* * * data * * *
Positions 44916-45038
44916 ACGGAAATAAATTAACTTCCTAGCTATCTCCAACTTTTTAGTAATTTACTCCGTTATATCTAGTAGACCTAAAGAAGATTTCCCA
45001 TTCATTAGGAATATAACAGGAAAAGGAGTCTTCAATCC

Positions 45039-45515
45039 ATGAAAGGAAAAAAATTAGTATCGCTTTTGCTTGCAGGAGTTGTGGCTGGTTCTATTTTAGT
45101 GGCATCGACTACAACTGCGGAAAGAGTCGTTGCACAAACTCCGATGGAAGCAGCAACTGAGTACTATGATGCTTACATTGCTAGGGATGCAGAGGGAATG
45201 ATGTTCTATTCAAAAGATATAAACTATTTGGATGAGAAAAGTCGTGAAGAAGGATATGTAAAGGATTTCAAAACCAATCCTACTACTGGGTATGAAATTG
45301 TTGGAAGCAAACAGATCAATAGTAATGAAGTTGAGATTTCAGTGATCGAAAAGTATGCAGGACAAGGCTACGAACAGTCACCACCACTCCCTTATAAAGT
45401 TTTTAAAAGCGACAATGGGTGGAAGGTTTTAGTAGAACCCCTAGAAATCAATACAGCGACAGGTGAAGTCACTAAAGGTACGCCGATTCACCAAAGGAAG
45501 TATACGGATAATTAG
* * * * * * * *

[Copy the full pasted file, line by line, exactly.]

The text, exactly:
Positions 44916-45038
44916 ACGGAAATAAATTAACTTCCTAGCTATCTCCAACTTTTTAGTAATTTACTCCGTTATATCTAGTAGACCTAAAGAAGATTTCCCA
45001 TTCATTAGGAATATAACAGGAAAAGGAGTCTTCAATCC

Positions 45039-45515
45039 ATGAAAGGAAAAAAATTAGTATCGCTTTTGCTTGCAGGAGTTGTGGCTGGTTCTATTTTAGT
45101 GGCATCGACTACAACTGCGGAAAGAGTCGTTGCACAAACTCCGATGGAAGCAGCAACTGAGTACTATGATGCTTACATTGCTAGGGATGCAGAGGGAATG
45201 ATGTTCTATTCAAAAGATATAAACTATTTGGATGAGAAAAGTCGTGAAGAAGGATATGTAAAGGATTTCAAAACCAATCCTACTACTGGGTATGAAATTG
45301 TTGGAAGCAAACAGATCAATAGTAATGAAGTTGAGATTTCAGTGATCGAAAAGTATGCAGGACAAGGCTACGAACAGTCACCACCACTCCCTTATAAAGT
45401 TTTTAAAAGCGACAATGGGTGGAAGGTTTTAGTAGAACCCCTAGAAATCAATACAGCGACAGGTGAAGTCACTAAAGGTACGCCGATTCACCAAAGGAAG
45501 TATACGGATAATTAG